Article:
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Recent Tasting Notes
I am still feeling quite crappy after a bad night, and 4 cups of Pai Mu Tan, so here goes:
teaspoon of Superior Vanilla with pods in an ibrik (turkish coffee pot)
Steep in a little water for 2 minutes
Add a dash of honey, a shake or two of dried ginger and two split green cardamom pods (hang the expense)
Added some low fat milk and on the stove to slowly heat up.
The taste is wonderful. I’ll comment later on whether it worked
A tale of two tea occasions.
Last night, I was feeling great, needed a nightcap. This was the one. Great smooth minty finish to the day.
This morning, woken up in horrible condition. real belter of a migraine, and of course, urgent work to complete.
So I’ve been re-steeping last night’s pot for medicinal reasons.
It’s helping. The clean palate of the mint helps clear my head.
Unlike other additions to tea, mint does not seem to disappear from re-steepings. It’s just as perky as when it was first steeped.
I wish I was.
I might have to recreate this one, I do love it.
On my second cup. I have developed a head cold and a sore throat- it’s not been my week – and this is keeping me going.
It’s invigorating and head clearing. Keeps the doctor away!
Oh, and I have it sweet. It’s traditional!
A lovely cup of a tea that remains a favourite despite it’s inadvertent creation.
I had to get up very early, and I’m not ready for anything heavy, but I wanted to move on from my cup or two of Jasmine an hour ago.
A mint tea can be a dessert, and I used it to follow some toast. The aroma has filled my office, and it keeps drawing me back fro another sip, and the inevitable second cup.
The green tea teases the palate; the mint smashes it to smithereens a millisecond later.
It’s the most exciting think happening in Adelaide at 5:59am, I am sure
My 100th Tasting Note!
Our kids cooked us dinner last night, some Asian fusion stuff. We knew our youngest (Saxon) is a talented chef – he has worked for us as such in the past – but our older son Lucas also did a great job.
But… we were promised tea and it never came.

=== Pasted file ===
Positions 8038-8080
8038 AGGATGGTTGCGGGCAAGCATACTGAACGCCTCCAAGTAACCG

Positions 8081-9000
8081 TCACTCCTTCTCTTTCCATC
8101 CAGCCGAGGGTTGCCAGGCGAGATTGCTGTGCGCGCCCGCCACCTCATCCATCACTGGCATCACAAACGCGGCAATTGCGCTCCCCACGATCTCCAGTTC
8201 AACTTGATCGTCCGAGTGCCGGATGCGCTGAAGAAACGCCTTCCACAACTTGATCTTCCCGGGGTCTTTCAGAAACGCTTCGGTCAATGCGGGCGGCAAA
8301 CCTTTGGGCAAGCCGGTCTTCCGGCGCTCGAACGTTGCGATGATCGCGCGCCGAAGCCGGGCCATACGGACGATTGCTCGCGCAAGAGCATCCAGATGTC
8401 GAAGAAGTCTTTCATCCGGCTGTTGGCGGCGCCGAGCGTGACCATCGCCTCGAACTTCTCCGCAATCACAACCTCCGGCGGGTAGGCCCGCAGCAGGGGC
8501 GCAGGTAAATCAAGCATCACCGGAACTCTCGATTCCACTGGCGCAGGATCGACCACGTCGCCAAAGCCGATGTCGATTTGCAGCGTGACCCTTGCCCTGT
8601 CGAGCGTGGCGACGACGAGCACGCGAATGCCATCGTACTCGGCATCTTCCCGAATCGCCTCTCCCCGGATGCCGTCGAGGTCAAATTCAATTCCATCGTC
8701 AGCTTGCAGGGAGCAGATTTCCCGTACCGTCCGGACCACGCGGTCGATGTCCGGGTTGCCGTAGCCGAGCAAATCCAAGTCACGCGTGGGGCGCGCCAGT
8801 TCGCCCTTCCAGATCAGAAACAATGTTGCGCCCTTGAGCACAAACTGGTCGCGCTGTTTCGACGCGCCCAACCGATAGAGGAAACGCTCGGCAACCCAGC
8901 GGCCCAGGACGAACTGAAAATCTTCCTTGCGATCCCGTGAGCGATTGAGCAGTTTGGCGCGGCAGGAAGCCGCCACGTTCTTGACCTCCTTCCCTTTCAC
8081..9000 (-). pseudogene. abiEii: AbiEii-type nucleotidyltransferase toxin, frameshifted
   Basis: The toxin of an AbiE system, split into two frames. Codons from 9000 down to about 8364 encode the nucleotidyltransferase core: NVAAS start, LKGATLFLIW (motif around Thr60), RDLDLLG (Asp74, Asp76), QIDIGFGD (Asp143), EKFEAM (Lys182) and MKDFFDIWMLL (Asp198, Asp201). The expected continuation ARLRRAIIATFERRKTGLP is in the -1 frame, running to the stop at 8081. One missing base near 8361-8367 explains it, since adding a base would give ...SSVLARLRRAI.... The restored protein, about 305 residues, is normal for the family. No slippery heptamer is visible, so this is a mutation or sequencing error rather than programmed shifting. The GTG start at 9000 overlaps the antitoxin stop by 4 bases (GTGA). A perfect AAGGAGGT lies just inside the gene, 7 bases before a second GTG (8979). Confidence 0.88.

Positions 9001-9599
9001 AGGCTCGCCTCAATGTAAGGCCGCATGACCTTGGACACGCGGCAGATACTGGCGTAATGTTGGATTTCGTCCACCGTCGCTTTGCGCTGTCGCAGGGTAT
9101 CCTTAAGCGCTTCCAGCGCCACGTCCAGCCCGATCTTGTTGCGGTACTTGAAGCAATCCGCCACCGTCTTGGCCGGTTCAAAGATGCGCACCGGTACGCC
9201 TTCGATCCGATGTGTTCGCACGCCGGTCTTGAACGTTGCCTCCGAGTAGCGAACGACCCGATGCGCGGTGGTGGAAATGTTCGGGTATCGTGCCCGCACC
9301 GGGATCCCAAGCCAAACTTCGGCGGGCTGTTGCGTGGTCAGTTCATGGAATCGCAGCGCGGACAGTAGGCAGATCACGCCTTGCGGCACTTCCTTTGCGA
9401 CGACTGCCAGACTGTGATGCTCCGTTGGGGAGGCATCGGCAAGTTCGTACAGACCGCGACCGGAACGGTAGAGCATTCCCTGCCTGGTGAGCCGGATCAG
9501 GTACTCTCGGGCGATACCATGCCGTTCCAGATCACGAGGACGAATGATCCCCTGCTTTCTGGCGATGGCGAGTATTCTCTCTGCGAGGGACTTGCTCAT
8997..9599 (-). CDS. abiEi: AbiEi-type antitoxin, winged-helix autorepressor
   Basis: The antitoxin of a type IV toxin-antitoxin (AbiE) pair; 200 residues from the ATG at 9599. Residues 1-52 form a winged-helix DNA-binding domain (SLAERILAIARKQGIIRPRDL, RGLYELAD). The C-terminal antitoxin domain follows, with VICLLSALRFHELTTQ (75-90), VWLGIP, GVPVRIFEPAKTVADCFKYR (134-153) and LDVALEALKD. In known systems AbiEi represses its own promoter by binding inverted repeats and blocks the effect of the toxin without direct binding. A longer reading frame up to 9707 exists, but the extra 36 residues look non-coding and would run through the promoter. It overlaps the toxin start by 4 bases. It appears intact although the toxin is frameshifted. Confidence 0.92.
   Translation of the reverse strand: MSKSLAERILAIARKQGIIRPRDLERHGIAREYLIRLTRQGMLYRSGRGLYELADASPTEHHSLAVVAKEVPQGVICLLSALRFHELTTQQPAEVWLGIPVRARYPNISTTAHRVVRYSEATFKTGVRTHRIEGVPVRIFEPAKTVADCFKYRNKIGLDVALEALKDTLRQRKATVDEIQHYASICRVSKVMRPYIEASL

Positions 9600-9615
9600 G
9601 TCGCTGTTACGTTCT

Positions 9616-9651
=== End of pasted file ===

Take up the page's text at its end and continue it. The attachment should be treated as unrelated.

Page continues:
So, arriving home at 10:30, time for a cup.
I made the chai up about two months ago, and this was the last of it. Immediately, you know it’s going to have a more cinnamon taste, because it falls to the bottom over time, When we owned a tea shop, we had customers who would only buy chai when the jar was low.
So, out with a chai, 4 grams in 150mls of water for 6 minutes.
150 mls of skim milk, 1 sweetener and two spoons sugar (yep, diet time)
Steamed to a frothy 80 degrees, poured two steaming mugs, sprinkles on top.
A very worthy, sweet, delicious 100th note!
PS: Saxon’s partner Sarah was wearing a “No Woman No Chai” badge last night.
Just attacked the espresso machine again to make this.
Made 100ml strong tea. As an experiment, I left the infiuser in the jug while I heated the milk and sugar to 70 deg C.
mmmmm, it’s smooth. I love the way the spices line up in order on your pallet. Sugar / Cinnamon/ Cardamon/ tea/ milk / aniseed and cloves. Then sip again
Hand crafted chai – blended two weeks ago for the flavour to mingle.
So, I place a double serve (4g) in an infuser with a quarter cup od boiled water, and let steep for 6 minutes.
Then I add half a cup of cold milk and two sugars.
Then, it goes on the steam wand of the esspresso machine. I end up with a hot and foamy cup, which I sprinkle with a blend of cinnamon, cardamon and sugar all ground to a fine powder together
The result is a sweet, mingled flavour that holds you attention for about 15 minutes after you have finished. The aniseed flavour of star anise and the warm black pepper give you the foretaste, cinnamon and tea tend to linger.
Also chills well.
Just made this in Cyril (my glass teapot) and it’s obvious from the colour that my palate was not lying about the Yunnan I suggested last time. It’s a great base, and then there’s some interesting tannin flavours over the top. There’s a peachy aftertaste (in both senses, if you like) that I think is the combination of the slightly brackish tannins with the naughty brown sugar I threw in!